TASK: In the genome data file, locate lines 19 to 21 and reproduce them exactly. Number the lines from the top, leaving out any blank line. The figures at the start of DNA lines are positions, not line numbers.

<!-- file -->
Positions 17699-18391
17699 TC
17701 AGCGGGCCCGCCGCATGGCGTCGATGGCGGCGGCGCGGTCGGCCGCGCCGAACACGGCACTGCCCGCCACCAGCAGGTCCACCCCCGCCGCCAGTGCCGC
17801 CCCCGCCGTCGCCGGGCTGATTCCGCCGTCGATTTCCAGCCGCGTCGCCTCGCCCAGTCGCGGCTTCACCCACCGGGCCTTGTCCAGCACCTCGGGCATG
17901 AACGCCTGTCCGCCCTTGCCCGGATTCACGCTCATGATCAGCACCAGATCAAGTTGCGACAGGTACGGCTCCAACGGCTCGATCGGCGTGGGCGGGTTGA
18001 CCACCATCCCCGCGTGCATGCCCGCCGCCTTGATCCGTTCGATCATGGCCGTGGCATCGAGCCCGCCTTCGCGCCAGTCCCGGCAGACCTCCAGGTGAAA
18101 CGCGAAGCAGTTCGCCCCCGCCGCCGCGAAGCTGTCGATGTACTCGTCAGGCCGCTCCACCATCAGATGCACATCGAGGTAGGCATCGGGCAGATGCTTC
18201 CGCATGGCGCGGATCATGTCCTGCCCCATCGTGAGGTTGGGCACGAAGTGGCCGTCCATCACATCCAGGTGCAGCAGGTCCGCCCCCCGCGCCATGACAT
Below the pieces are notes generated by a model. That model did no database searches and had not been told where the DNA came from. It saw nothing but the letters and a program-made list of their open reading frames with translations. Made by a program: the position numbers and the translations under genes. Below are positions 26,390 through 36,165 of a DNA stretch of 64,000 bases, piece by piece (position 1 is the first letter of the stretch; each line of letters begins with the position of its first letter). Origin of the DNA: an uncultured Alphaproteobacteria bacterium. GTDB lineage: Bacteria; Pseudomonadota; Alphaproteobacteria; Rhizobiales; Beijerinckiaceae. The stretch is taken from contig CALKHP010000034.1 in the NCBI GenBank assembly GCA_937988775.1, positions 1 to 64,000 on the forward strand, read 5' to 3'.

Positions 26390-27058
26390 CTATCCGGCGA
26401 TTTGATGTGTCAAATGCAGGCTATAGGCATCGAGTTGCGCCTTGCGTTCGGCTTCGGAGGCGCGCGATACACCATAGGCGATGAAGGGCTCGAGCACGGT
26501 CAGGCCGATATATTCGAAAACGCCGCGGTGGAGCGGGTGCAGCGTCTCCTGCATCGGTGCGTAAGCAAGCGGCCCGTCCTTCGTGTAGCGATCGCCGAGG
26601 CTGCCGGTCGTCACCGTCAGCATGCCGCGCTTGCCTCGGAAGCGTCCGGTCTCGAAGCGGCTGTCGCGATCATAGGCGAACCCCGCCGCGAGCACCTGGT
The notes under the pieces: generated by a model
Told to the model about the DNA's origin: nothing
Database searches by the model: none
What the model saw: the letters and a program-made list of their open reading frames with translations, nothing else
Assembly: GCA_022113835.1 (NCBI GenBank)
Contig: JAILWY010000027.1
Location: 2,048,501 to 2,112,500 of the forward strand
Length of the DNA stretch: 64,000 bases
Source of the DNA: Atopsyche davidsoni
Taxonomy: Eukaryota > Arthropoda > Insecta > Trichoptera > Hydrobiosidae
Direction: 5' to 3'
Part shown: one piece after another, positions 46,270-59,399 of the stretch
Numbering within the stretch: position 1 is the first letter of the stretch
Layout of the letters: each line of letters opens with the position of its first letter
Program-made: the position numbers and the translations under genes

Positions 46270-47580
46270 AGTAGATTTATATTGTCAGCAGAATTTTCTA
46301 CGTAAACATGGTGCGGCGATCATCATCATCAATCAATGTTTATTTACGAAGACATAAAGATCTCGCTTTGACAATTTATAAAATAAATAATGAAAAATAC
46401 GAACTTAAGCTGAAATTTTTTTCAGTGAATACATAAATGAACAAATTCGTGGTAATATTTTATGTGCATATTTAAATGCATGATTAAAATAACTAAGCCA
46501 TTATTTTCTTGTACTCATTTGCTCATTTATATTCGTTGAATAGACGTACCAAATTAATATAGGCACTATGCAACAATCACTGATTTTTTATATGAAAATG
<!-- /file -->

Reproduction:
Assembly: GCA_022113835.1 (NCBI GenBank)
Contig: JAILWY010000027.1
Location: 2,048,501 to 2,112,500 of the forward strand